USCIS Naturalizes 40 Military and Family Onboard USS Essex in Japan
SASEBO, Japan – The hangar bay of the forward-deployed amphibious assault ship USS Essex is normally where sailors and Marines perform maintenance and prepare aircraft and other equipment for amphibious operations. Today it was the site of a U.S. Citizenship and Immigration Services (USCIS) naturalization ceremony for 40 members of the military community. The 34 Sailors, Marines, and Soldiers recited the Oath of Allegiance along with one child and five spouses of military service men and women stationed in Japan.
After administering the Oath, USCIS Seoul, Korea Field Office Director Kenneth Sherman addressed the new citizens. “Your service in the United States military speaks volumes for your character and selfless service. On behalf of a very grateful nation, we are proud to welcome you as fellow American citizens.”
“I am truly honored to be a part of this event today,” said Navy Capt. Brent Canady, commander of the Essex, as he delivered the keynote address. “It is fitting that we should conduct this ceremony aboard a U.S. Navy ship and allow you to become citizens of the greatest country ever formed on this piece of sovereign U.S. soil.”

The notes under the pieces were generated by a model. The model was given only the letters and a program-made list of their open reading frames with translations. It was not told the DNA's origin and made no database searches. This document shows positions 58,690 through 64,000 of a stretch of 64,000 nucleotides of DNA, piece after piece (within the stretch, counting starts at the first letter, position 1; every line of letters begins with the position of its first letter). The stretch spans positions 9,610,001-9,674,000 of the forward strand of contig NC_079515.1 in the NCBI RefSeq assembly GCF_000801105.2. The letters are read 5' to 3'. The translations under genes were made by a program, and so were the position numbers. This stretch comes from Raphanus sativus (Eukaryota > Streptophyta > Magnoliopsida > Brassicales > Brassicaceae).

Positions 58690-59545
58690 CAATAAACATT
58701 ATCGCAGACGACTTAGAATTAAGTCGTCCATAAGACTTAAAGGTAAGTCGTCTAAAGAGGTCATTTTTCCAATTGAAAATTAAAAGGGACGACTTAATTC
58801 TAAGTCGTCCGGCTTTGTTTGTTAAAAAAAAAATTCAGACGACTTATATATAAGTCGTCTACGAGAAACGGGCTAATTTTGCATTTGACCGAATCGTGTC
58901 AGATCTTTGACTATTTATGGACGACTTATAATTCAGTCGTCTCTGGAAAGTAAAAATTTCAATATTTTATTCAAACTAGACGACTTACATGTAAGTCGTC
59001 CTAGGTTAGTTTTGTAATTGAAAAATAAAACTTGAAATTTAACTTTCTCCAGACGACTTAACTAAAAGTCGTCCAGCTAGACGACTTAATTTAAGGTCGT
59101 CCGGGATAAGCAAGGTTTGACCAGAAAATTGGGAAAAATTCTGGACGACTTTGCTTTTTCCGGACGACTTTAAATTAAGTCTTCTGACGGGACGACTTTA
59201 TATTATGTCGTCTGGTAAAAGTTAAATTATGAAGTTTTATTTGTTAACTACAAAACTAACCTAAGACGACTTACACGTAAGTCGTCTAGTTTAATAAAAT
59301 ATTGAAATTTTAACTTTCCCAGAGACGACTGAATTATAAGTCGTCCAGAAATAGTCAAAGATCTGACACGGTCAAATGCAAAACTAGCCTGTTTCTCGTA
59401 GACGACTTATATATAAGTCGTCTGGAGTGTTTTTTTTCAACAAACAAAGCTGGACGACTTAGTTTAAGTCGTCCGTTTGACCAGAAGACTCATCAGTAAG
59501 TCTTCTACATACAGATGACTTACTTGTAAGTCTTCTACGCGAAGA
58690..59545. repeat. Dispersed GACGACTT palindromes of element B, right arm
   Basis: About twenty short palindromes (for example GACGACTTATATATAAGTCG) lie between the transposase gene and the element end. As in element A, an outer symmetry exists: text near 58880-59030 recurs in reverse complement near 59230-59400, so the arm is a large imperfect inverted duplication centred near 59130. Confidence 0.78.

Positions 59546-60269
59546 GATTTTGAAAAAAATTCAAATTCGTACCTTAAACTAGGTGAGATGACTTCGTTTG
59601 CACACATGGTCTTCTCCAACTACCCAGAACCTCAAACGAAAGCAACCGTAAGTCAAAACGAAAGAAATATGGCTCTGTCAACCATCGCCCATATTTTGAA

The parents of Brian Ortega Santos, 17, who was born in the Philippines, were very happy that he was able to receive his certificate of citizenship as the child of a member of the military. On June 22, he turns 18, and then he would not have been eligible to acquire citizenship through his U.S. citizen parent.
The new citizens hail from the following 17 nations: Belize; Canada; China; Dominican Republic; Ecuador; Estonia; Ghana; Guatemala; Guyana; Jamaica; Korea; Liberia; Mexico; Nepal; Nicaragua; Philippines; and Russia.
USS Essex is the lead ship of the only forward-deployed U.S. Amphibious Ready Group and serves as the flagship for CTF 76, the Navy's only forward-deployed amphibious force. Task Force 76 is headquartered at White Beach Naval Facility, Okinawa, Japan, with a detachment in Sasebo, Japan.